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Nurse’s error possibly contaminates 24 Arizona prisoners

On Behalf of | Jan 10, 2014 | Medication Errors

Medical treatment under any circumstance requires careful planning, following procedure and attention to detail. Medication injury can occur when medical staff make errors that cause the wrong drug to be administered or contaminates the supply of a drug. The Arizona Board or Nursing was notified, and a nurse was put on suspension following mistakes that may have exposed two dozen Arizona inmates to blood-borne pathogens such as HIV or hepatitis.

According to reports, the incident occurred on Jan. 5, as the nurse treated inmates in the Arizona State Prison located in Buckeye. The nurse first used the same needle to test blood sugar levels for five patients. She cleaned the needle with alcohol between tests, but that action is still likely against procedure.

The nurse then used the same needle to draw insulin from vials. As the needles had been previously used, it’s possible the vials of insulin were contaminated at that time. The nurse used those vials and clean needles to administer insulin injections on Jan. 5. On Jan. 6, nursing staff at the prison used the possibly contaminated vials to administer additional insulin injections.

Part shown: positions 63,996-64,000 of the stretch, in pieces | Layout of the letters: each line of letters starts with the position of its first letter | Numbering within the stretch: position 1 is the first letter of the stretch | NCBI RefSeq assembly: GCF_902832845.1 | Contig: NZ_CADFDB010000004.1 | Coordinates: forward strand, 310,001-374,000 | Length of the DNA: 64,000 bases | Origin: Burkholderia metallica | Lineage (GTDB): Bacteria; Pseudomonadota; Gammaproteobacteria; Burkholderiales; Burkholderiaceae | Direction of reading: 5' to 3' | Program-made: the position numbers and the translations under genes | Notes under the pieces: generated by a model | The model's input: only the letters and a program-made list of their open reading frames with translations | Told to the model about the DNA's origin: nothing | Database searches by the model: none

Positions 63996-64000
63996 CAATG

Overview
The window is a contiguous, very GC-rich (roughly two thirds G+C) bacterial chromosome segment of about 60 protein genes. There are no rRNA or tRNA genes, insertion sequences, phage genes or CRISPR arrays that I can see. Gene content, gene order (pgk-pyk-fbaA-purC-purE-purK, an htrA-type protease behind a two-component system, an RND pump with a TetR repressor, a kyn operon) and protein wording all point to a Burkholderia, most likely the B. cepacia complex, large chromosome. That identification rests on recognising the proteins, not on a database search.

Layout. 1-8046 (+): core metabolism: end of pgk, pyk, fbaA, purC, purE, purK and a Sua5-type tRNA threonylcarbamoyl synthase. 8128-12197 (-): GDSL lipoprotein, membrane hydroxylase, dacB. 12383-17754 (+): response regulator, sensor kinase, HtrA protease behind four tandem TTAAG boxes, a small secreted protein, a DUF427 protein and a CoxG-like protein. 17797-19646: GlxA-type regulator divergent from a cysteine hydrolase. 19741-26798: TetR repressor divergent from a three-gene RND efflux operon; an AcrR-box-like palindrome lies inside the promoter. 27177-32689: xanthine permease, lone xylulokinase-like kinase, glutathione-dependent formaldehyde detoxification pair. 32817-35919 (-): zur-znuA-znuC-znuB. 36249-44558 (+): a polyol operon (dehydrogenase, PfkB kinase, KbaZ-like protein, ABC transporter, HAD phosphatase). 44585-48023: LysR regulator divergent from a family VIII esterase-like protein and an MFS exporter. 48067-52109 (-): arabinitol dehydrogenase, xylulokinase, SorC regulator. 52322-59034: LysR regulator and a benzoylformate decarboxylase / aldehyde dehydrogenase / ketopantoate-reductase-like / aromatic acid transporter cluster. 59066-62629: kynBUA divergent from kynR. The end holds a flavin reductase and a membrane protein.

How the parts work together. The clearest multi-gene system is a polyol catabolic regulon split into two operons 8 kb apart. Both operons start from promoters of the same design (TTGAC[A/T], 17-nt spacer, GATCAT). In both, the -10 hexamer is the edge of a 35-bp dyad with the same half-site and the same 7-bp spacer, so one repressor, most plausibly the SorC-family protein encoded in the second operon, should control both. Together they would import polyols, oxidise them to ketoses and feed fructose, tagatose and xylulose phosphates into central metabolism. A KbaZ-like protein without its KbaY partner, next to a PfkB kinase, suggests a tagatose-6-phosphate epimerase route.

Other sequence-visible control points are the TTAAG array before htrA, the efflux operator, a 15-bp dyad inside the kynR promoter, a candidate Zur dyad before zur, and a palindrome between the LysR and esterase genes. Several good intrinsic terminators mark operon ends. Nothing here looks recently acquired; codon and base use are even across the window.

According to the company that manages health care at the prison, there isn’t any evidence of infection at this time. The nurse has been suspended pending an investigation.

This is not the first such incident at the prison. In fact, ten of the inmates affected by this error were involved in a similar error in 2012. According to the medical company, new protocols will be put in place to avoid these issues in the future. Should any inmate be infected with disease due to the error, they may have a claim for compensation due to the nurse’s negligence.

Source: Kansas City Business, “More detail given on medical breach at prison” Jacques Billeaud, Jan. 09, 2014